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      Children’s Environmental Health in the Digital Era: Understanding Early Screen Exposure as a Preventable Risk Factor for Obesity and Sleep Disorders


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          The quantity, accessibility and focus on child-targeted programming has exponentially increased since it entered American households in the early 1900s. It may have started with the television (TV), but technology has evolved and now fits in our pockets; as of 2017, 95% of American families own a smartphone. Availability and child-tailored content has subsequently led to a decrease in the age at initial screen exposure. The negative effects that accompany the current culture of early screen exposure are extensive and need to be considered as technology continues to enter the home and inundate social interactions. Increased levels of early screen exposure have been associated with decreased cognitive abilities, decreased growth, addictive behavior, poor school performance, poor sleep patterns, and increased levels of obesity. Research on the adverse effects of early screen exposure is mounting, but further epidemiological studies are still needed to inform prevention and regulation policies.

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          Most cited references35

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          Do obese children become obese adults? A review of the literature.

          Obese children may be at increased risk of becoming obese adults. To examine the relationship between obesity in childhood and obesity in adulthood, we reviewed the epidemiologic literature published between 1970 and July 1992. Comparison between studies was complicated by differences in study design, definitions of obesity, and analytic methods used. Although the correlations between anthropometric measures of obesity in childhood and those in adulthood varied considerably among studies, the associations were consistently positive. About a third (26 to 41%) of obese preschool children were obese as adults, and about half (42 to 63%) of obese school-age children were obese as adults. For all studies and across all ages, the risk of adult obesity was at least twice as high for obese children as for nonobese children. The risk of adult obesity was greater for children who were at higher levels of obesity and for children who were obese at older ages. The wide range of estimates in this literature are, in part, due to differences in study designs, definitions of obesity, ages at which participants were measured, intervals between measurements, and population and cultural differences.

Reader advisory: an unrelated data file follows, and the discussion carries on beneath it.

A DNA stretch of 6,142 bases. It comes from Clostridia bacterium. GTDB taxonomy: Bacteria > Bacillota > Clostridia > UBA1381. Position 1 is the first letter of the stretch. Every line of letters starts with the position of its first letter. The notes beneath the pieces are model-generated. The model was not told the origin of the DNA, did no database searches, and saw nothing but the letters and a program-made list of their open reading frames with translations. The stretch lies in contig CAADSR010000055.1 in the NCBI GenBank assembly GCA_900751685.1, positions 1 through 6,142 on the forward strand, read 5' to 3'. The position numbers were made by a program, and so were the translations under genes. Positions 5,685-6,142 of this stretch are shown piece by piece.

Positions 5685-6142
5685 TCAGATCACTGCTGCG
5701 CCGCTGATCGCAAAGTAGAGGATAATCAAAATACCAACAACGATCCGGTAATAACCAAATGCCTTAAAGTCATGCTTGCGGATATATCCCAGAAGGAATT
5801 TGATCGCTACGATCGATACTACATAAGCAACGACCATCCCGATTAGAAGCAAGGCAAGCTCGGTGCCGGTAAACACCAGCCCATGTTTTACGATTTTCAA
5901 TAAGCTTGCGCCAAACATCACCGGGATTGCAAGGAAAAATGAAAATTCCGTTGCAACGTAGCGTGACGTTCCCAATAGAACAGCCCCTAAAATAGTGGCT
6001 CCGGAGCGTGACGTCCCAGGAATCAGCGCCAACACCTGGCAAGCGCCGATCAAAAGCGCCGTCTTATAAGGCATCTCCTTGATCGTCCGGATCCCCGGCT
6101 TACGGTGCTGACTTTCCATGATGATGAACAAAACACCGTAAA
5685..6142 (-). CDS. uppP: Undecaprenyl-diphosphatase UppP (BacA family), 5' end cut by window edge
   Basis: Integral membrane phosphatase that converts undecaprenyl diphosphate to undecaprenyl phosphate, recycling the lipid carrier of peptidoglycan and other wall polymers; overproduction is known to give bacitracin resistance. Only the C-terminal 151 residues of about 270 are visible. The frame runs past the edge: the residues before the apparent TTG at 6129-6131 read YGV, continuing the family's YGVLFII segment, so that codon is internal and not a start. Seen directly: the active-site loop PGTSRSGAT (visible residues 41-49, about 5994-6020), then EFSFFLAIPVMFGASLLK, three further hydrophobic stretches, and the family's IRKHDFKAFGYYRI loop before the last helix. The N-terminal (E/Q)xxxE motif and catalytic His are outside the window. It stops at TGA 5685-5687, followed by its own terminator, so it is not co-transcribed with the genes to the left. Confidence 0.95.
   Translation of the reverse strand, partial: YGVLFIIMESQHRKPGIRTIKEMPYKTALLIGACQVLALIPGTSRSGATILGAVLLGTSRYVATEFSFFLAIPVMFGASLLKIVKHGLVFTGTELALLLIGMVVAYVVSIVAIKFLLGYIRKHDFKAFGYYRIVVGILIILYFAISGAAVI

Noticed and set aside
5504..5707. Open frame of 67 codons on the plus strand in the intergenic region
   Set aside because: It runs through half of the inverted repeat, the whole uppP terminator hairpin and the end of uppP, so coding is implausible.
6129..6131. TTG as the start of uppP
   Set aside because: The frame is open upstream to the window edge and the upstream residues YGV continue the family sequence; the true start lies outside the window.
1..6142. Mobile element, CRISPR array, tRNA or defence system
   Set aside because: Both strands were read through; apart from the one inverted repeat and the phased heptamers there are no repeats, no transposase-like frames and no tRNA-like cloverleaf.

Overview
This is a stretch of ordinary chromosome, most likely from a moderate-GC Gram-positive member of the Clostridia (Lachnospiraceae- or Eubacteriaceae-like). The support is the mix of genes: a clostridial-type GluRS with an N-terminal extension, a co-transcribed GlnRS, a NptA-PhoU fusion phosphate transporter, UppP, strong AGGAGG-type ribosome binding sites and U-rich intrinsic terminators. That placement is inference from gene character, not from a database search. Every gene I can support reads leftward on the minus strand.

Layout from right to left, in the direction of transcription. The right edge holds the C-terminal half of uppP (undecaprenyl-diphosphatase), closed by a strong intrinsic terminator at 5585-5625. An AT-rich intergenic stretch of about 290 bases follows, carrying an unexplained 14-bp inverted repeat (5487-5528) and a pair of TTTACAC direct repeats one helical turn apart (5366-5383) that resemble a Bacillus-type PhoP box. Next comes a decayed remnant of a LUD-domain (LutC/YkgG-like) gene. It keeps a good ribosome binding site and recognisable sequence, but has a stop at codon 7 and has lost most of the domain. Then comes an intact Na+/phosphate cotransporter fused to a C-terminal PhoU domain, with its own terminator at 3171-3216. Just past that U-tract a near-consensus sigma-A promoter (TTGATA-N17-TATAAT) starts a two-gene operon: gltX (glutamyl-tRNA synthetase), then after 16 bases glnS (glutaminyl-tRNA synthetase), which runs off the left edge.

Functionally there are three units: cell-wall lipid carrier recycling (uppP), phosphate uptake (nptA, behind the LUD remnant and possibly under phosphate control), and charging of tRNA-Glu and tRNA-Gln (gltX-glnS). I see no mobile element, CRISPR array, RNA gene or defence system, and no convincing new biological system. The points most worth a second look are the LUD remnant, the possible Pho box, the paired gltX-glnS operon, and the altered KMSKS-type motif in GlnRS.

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            Obesity and obstructive sleep apnea: pathogenic mechanisms and therapeutic approaches.